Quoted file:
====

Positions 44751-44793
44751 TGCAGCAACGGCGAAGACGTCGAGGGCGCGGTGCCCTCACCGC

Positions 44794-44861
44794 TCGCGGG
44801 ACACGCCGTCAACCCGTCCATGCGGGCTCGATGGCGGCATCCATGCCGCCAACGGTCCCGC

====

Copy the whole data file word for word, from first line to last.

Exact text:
Positions 44751-44793
44751 TGCAGCAACGGCGAAGACGTCGAGGGCGCGGTGCCCTCACCGC

Positions 44794-44861
44794 TCGCGGG
44801 ACACGCCGTCAACCCGTCCATGCGGGCTCGATGGCGGCATCCATGCCGCCAACGGTCCCGC